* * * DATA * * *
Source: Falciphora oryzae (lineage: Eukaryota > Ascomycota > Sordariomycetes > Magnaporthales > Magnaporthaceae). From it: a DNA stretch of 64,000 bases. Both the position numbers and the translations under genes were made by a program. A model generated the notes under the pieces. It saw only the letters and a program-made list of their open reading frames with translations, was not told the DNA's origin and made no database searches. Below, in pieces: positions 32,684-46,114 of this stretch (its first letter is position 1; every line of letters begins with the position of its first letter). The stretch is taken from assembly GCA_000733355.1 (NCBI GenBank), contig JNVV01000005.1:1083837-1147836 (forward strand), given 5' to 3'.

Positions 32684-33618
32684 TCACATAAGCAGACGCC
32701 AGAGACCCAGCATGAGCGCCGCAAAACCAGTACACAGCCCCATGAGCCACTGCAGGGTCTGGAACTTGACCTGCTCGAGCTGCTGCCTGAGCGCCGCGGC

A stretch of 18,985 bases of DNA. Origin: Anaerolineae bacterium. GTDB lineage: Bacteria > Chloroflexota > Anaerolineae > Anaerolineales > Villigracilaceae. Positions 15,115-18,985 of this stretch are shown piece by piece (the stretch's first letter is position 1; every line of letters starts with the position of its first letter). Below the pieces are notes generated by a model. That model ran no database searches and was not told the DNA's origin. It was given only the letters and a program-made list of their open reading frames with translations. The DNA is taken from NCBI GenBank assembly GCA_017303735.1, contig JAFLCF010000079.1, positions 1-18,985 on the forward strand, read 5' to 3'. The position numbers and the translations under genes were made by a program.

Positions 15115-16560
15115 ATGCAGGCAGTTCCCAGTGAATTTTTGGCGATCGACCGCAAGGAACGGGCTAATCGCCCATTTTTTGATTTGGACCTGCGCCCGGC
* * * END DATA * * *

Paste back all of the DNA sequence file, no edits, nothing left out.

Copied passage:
Source: Falciphora oryzae (lineage: Eukaryota > Ascomycota > Sordariomycetes > Magnaporthales > Magnaporthaceae). From it: a DNA stretch of 64,000 bases. Both the position numbers and the translations under genes were made by a program. A model generated the notes under the pieces. It saw only the letters and a program-made list of their open reading frames with translations, was not told the DNA's origin and made no database searches. Below, in pieces: positions 32,684-46,114 of this stretch (its first letter is position 1; every line of letters begins with the position of its first letter). The stretch is taken from assembly GCA_000733355.1 (NCBI GenBank), contig JNVV01000005.1:1083837-1147836 (forward strand), given 5' to 3'.

Positions 32684-33618
32684 TCACATAAGCAGACGCC
32701 AGAGACCCAGCATGAGCGCCGCAAAACCAGTACACAGCCCCATGAGCCACTGCAGGGTCTGGAACTTGACCTGCTCGAGCTGCTGCCTGAGCGCCGCGGC

A stretch of 18,985 bases of DNA. Origin: Anaerolineae bacterium. GTDB lineage: Bacteria > Chloroflexota > Anaerolineae > Anaerolineales > Villigracilaceae. Positions 15,115-18,985 of this stretch are shown piece by piece (the stretch's first letter is position 1; every line of letters starts with the position of its first letter). Below the pieces are notes generated by a model. That model ran no database searches and was not told the DNA's origin. It was given only the letters and a program-made list of their open reading frames with translations. The DNA is taken from NCBI GenBank assembly GCA_017303735.1, contig JAFLCF010000079.1, positions 1-18,985 on the forward strand, read 5' to 3'. The position numbers and the translations under genes were made by a program.

Positions 15115-16560
15115 ATGCAGGCAGTTCCCAGTGAATTTTTGGCGATCGACCGCAAGGAACGGGCTAATCGCCCATTTTTTGATTTGGACCTGCGCCCGGC